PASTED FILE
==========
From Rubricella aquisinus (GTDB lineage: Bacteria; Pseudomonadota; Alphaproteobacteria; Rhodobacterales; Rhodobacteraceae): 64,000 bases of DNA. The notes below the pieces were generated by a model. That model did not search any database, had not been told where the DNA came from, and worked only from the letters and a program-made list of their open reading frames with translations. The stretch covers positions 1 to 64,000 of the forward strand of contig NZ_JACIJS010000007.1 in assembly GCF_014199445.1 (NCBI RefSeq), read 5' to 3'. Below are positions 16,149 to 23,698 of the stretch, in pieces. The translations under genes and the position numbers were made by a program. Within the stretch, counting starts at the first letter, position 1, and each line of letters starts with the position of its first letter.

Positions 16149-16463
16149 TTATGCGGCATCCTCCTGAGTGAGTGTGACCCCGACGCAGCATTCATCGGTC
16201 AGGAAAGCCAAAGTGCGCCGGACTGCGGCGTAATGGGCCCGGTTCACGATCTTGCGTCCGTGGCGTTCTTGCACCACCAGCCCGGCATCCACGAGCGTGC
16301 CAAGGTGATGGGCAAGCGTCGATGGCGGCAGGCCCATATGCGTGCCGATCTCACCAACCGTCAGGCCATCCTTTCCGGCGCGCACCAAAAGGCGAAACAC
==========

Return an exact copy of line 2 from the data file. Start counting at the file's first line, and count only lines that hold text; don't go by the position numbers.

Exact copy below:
Positions 16149-16463